Round pneumonia is a type of pneumonia usually only seen in pediatric patients. They are well defined, rounded opacities that represent regions of infected consolidation.
The mean age of patients with round pneumonia is five years and 90% of patients who present with round pneumonia are younger than twelve . Round pneumonia is uncommon after the age of eight because collateral airways tend to be well developed by this age .
Patients present with symptoms of chest infection including fever, sweats, and cough. History of infective symptoms is really helpful when excluding other imaging differentials.
The proposed theory as to why children develop round pneumonia and adults do not, relates to the development of inter-alveolar communications and collateral airways. These are called pores of Kohn and canals of Lambert, and when they develop, they allow air-drift between the parenchymal subsegments. In adults, these allow lateral dissemination of infection throughout a lobe, leading to lobar pneumonia. In children, where these have not developed, the limited spread of infection results in round pneumonia .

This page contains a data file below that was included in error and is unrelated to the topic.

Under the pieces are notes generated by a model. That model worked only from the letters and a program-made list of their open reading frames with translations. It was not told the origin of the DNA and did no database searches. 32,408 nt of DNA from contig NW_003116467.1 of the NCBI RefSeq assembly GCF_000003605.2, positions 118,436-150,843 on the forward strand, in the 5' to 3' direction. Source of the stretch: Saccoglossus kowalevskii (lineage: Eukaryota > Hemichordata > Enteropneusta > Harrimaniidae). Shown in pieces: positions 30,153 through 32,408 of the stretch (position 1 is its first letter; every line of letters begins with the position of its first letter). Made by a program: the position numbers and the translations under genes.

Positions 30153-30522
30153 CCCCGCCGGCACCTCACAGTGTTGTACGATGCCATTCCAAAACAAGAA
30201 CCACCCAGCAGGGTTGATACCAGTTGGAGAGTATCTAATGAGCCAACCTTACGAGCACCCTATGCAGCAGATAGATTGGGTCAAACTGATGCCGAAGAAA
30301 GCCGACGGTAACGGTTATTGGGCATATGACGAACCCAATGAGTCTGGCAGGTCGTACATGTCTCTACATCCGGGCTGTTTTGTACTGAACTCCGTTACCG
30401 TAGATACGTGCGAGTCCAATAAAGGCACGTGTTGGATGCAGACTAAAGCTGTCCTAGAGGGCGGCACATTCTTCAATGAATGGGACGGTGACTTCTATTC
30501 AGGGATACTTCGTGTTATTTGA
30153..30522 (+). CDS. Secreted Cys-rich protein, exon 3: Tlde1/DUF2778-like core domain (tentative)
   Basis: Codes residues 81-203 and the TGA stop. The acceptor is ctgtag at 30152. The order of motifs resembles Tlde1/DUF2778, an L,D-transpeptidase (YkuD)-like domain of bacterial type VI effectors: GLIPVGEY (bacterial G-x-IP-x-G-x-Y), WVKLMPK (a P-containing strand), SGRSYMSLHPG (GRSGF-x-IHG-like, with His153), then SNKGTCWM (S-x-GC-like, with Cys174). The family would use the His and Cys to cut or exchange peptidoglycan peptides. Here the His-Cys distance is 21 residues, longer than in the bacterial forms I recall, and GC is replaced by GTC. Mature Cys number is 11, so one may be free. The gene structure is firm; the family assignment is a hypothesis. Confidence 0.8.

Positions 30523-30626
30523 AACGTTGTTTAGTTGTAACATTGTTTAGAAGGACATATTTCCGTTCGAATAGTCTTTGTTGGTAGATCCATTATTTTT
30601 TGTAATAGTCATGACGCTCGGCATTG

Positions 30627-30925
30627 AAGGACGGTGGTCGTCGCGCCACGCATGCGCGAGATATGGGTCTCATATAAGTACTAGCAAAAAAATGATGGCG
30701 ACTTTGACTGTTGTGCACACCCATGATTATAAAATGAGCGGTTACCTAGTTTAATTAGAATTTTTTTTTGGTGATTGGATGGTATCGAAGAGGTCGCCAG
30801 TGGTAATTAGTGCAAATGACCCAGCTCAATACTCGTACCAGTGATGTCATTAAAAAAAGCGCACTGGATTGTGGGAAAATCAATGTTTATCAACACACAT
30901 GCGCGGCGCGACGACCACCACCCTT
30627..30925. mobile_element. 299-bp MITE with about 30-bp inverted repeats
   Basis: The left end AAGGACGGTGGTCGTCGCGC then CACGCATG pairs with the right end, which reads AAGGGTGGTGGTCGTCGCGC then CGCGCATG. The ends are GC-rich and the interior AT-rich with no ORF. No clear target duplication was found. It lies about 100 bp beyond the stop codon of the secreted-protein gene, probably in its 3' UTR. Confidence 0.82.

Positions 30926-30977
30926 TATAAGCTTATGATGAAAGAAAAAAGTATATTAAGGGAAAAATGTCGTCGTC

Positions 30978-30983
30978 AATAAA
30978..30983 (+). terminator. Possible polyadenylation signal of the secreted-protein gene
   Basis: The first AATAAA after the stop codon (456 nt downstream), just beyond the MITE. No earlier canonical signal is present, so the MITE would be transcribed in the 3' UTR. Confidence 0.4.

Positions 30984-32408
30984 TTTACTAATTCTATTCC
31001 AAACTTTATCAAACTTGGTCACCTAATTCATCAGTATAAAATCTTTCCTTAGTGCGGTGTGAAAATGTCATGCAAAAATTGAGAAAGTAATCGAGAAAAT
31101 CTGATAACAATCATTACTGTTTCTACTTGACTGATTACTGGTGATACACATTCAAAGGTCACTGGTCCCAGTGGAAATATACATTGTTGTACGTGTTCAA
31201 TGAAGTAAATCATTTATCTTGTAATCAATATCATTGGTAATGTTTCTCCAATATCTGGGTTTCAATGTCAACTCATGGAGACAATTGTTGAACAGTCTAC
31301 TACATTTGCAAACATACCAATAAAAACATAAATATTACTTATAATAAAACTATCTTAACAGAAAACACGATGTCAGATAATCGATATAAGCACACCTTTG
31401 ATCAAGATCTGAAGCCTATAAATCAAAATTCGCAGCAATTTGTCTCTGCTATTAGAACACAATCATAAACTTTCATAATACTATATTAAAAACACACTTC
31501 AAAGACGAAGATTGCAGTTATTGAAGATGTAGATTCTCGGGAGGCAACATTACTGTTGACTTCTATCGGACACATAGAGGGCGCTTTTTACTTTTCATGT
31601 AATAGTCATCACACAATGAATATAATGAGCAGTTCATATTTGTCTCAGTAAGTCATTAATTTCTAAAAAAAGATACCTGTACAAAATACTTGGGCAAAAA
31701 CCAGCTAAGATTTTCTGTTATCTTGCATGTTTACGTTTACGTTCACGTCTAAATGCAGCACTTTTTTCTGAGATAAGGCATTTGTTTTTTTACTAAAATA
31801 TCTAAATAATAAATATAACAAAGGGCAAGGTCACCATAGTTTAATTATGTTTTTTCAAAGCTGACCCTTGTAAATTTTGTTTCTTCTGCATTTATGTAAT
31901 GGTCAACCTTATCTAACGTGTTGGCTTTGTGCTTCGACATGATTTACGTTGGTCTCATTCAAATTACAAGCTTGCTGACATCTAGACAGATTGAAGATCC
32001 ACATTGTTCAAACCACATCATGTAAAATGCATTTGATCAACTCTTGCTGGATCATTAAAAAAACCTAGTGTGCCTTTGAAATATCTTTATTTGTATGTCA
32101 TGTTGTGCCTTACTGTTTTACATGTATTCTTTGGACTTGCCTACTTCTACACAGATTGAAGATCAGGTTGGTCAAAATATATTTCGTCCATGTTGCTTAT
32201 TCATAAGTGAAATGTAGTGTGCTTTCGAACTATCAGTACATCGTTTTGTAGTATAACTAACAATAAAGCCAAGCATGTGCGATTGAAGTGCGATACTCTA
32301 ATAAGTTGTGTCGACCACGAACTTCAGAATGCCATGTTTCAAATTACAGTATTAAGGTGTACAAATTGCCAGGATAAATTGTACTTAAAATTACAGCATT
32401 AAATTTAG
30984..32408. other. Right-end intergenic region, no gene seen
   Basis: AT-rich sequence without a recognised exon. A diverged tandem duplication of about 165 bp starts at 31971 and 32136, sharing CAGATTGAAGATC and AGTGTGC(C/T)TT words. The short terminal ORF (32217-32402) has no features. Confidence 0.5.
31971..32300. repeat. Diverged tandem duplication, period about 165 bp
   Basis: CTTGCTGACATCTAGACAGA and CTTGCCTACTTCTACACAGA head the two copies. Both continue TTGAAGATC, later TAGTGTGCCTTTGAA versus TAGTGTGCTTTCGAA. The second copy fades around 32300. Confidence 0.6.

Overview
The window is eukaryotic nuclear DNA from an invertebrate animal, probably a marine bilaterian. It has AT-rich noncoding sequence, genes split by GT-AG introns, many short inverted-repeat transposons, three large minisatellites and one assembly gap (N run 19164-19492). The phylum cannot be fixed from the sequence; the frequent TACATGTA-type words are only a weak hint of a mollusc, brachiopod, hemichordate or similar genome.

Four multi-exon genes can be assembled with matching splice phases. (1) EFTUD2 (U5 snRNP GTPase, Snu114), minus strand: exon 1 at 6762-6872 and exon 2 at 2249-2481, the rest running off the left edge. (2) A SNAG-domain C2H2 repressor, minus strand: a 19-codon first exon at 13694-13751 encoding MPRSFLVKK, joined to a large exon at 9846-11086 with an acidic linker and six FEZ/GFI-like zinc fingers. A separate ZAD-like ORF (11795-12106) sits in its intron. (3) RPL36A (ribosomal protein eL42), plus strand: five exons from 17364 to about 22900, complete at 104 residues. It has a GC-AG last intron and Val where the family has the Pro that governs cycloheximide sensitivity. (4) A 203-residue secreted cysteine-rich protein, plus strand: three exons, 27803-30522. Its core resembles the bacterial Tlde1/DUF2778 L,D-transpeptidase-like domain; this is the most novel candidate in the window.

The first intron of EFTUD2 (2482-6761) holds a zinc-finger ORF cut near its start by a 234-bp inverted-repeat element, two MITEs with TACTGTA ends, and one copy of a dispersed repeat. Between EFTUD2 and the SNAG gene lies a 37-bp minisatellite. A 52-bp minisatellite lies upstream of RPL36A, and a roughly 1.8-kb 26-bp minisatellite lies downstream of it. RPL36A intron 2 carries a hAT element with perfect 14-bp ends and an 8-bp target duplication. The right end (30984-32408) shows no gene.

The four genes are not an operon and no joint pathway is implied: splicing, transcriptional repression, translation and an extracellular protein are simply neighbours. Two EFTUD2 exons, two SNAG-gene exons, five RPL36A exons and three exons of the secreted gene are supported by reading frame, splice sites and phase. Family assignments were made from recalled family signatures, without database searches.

The infective agent in round pneumonia is bacterial. There is no specific bacterium that causes round pneumonia, but since Streptococcus pneumoniae is the most common cause of chest infection, it is little surprise that it is the leading cause of round pneumonia .
Round pneumonias are round-ish and while they are well-circumscribed parenchymal opacities, they tend to have irregular margins. They most commonly occur in superior segments of lower lobes and in the majority of cases (98%), they are solitary
Air-bronchograms are often present, and helpful in clinching the diagnosis. Interestingly, they are only seen in 17% of cases when they occur in adults .
Treatment and prognosis
If round pneumonia is confidently diagnosed, it does not require further investigation. With antibiotic therapy and resolution of symptoms, it does not require follow up.
If a follow-up radiograph is performed, 95% of cases will have resolved at 30 days. Only a minority of cases (5%) progress to lobar pneumonia .
In children consider
- pulmonary masses
In adults consider
- pulmonary masses
- round atelectasis
- radiation pneumonitis
- pulmonary pseudotumor
- canals of Lambert
- Bronchogene Zyste
- pores of Kohn
- solitärer fibröser Tumor der Pleura
- pulmonale Metastasen
- konsolidierte Pneumonie
- pulmonary pseudotumour
- type III CCAM
- bacterial pneumonias in children